[Vision2020] Doug Wilson makes another major newspaper - and not in a good way

Rose Huskey rosejhuskey at gmail.com
Mon Nov 13 17:49:03 PST 2017



Roy Moore's alleged pursuit of a young girl is the symptom of a larger
problem in evangelical circles

Roy Moore

Roy Moore looks at a Ten Commandments display as he arrives at the Judicial
Building in Montgomery, Ala., in 2003. (Dave Martin / Associated Press)

Kathryn Brightbill

We need to talk about the segment of American culture that probably doesn't
think the allegations against Republican Senate candidate Roy Moore are
particularly damning, the segment that will blanch at only two accusations
in the Washington Post expose
fe9-4f60b5a6c4a0_story.html?utm_term=.404480b14734> : He pursued a
14-year-old-girl without first getting her parents' permission, and he
initiated sexual contact outside of marriage. That segment is
evangelicalism. In that world, which Moore travels in and I grew up in,
14-year-old girls courting adult men isn't uncommon.

I use the phrase "14-year-old girls courting adult men," rather than "adult
men courting 14-year-old girls," for a reason: Evangelicals routinely frame
these relationships in those terms. That's how I was introduced to these
relationships as a home-schooled teenager in the 1990s, and it's the
language that my friends and I would use to discuss girls we knew who were
in parent-sanctioned relationships with older men.

One popular courtship story that was told and retold in home-school circles
during the 1990s was that of Matthew and Maranatha Chapman
m/archives/000151.php> , who turned their history into a successful career
promoting young marriage. Most audiences, however, didn't realize just how
young the Chapmans had in mind until the site Homeschoolers Anonymous
he-2014-cheo-convention/>  and the blogger Libby Anne
y-i-included-laurens-picture.html> revealed that Matthew was 27 and
Maranatha was 15 when they married
tha-story.html> . Libby Anne also drew mainstream attention to Matthew
Chapman's writings, in which he argued that parents should consider marriage
for their daughters in their "middle-teens." At that point the Chapmans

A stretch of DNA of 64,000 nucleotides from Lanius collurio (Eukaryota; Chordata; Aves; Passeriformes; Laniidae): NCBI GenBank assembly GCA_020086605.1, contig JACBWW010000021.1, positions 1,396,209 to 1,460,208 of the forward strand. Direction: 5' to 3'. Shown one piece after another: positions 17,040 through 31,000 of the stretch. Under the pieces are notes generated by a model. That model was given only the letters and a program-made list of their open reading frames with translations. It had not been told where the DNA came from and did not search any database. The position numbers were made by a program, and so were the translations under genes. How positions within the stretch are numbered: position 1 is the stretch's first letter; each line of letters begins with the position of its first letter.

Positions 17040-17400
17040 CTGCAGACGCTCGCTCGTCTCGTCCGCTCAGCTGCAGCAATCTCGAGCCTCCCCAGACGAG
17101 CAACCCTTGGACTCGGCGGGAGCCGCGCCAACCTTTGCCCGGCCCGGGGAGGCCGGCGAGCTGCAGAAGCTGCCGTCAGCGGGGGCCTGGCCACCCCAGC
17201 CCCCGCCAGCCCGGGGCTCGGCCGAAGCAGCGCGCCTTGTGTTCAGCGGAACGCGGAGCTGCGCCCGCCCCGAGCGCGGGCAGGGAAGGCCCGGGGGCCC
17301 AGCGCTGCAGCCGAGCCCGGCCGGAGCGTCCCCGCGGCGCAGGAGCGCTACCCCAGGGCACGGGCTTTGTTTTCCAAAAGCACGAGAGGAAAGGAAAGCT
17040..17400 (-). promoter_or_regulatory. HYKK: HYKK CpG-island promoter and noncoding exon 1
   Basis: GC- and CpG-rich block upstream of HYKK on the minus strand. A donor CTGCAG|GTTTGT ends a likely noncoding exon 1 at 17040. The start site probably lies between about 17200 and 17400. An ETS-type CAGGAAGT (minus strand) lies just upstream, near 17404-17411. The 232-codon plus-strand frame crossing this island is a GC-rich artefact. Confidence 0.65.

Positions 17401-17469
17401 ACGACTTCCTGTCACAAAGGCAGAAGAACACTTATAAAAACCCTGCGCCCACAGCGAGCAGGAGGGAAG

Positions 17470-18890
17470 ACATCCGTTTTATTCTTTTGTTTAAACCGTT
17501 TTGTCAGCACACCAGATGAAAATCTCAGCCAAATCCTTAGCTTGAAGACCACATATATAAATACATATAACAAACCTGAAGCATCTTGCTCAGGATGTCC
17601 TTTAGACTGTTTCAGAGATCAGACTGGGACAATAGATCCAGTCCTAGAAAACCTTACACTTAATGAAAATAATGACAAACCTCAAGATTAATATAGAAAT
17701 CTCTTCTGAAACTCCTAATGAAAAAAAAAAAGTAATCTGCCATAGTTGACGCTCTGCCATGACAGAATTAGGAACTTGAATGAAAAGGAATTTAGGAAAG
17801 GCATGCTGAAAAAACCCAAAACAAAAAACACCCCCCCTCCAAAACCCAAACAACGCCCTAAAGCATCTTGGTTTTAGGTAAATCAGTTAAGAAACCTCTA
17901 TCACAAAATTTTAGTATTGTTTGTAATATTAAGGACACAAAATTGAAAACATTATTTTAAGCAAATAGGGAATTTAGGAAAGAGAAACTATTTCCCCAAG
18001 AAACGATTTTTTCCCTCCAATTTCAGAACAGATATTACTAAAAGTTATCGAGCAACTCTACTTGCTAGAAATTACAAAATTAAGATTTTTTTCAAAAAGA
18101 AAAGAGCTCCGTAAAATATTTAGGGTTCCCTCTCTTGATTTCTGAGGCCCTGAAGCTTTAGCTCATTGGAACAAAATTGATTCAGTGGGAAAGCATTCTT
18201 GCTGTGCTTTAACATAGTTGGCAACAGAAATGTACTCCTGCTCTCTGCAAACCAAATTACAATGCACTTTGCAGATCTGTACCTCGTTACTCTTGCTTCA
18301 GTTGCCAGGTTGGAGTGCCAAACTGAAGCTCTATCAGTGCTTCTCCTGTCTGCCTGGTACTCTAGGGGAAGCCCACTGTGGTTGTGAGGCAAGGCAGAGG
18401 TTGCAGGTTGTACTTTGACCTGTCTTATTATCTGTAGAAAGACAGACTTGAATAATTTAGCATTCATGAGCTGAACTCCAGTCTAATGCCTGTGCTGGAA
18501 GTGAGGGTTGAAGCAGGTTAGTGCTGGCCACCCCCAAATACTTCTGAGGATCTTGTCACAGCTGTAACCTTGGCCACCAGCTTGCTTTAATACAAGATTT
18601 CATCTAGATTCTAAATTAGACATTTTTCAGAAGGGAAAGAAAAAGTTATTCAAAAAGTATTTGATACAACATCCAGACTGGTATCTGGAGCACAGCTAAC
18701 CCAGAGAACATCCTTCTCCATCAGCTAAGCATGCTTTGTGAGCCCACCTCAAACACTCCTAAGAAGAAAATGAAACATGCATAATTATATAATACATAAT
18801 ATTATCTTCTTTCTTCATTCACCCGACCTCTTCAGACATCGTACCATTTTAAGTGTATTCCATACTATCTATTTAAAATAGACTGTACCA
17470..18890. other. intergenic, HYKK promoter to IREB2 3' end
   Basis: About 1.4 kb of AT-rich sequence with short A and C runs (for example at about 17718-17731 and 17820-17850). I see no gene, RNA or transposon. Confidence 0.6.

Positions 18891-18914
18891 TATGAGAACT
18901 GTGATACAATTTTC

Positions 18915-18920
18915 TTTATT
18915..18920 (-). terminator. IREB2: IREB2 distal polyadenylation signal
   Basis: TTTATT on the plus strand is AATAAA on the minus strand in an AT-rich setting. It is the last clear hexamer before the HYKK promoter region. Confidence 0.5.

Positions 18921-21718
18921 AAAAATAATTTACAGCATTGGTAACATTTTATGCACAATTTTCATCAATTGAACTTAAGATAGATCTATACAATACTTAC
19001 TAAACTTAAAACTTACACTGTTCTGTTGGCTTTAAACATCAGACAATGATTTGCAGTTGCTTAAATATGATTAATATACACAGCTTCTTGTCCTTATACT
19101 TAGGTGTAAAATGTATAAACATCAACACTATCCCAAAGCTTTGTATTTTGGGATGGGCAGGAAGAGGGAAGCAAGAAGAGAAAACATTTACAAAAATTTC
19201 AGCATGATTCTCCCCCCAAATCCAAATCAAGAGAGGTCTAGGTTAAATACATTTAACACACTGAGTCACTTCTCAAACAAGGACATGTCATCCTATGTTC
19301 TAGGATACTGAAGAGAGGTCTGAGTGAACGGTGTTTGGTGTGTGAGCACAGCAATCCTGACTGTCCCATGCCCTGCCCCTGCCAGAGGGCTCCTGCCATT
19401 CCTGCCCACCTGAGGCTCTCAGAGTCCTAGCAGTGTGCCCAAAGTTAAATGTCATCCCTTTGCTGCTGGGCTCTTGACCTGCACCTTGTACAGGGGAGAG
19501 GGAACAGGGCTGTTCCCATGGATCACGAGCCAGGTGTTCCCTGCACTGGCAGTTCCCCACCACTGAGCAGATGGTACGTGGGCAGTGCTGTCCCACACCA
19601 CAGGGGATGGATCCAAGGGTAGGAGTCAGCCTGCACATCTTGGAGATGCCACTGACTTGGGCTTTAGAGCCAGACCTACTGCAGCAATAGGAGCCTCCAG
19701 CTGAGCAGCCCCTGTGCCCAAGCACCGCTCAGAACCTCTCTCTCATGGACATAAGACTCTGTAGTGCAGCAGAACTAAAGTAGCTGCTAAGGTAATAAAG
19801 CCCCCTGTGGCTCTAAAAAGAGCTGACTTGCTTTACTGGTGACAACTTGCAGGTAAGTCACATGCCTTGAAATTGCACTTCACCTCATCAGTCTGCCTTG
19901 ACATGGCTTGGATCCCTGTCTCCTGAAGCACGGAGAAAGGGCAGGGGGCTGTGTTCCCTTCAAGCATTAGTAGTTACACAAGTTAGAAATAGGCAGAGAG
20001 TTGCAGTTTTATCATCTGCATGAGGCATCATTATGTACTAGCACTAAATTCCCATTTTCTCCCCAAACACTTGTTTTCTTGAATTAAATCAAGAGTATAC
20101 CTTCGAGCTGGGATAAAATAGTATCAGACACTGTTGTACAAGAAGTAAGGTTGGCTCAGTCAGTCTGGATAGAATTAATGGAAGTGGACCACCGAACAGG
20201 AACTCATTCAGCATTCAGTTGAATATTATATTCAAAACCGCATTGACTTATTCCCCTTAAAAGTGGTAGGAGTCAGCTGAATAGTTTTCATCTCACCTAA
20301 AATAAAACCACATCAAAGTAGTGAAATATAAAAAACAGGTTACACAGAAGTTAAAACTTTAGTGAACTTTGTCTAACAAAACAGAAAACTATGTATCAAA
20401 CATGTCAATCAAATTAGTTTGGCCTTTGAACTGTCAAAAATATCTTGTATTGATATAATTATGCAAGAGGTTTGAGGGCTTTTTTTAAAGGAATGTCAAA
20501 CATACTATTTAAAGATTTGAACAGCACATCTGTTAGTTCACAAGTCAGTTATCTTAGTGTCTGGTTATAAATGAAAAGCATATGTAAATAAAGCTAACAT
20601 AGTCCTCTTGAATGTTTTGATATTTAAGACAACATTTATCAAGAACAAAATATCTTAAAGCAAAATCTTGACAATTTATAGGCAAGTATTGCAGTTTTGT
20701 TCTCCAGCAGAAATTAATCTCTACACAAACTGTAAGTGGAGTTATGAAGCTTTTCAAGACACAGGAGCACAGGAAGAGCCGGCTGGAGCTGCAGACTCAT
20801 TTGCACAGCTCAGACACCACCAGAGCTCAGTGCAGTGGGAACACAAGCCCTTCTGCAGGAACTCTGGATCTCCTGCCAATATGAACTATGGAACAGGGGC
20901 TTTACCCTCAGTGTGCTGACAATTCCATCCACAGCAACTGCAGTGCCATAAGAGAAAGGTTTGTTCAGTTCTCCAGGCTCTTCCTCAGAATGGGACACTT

stopped receiving quite so many speaking invitations.

The evangelical world is overdue for a reckoning. 

Child marriage advocate Vaughn Ohlman followed more or less the same arc. He
made a career out of speaking at home-school conventions until the wider
world heard tell - again thanks to Homeschoolers Anonymous - of his planned
retreat for families to arrange child marriages
o-set-up-arranged-marriages-for-teen-girls/> .

"Duck Dynasty" star Phil Robertson advocated for adult men to marry 15- and
16-year-old girls
le-cook-and-marry-when-they-are-15/>  and deemed age 20 too old because "you
wait until they get to be 20 years old, the only picking that's going to
take place is your pocket." Home-school leader Kevin Swanson, whose 2015
convention was attended by several Republican presidential candidates
anti-gay-pastor.html> , defended Robertson on his radio show after the story
on-and-dave-bruehner-defend-phil-robertson/>  Advocating for child marriage
hasn't slowed down Robertson's career. He just got a new show
ect-political-correctness-1047866>  on the conservative digital network

As a teenager, I attended a lecture on courtship by a home-school speaker
who was popular at the time. He praised the idea of "early courtship" so the
girl could be molded into the best possible helpmeet for her future husband.
The girl's father was expected to direct her education after the courtship
began so she could help her future husband in his work.

In retrospect, I understand what the speaker was really describing: Adult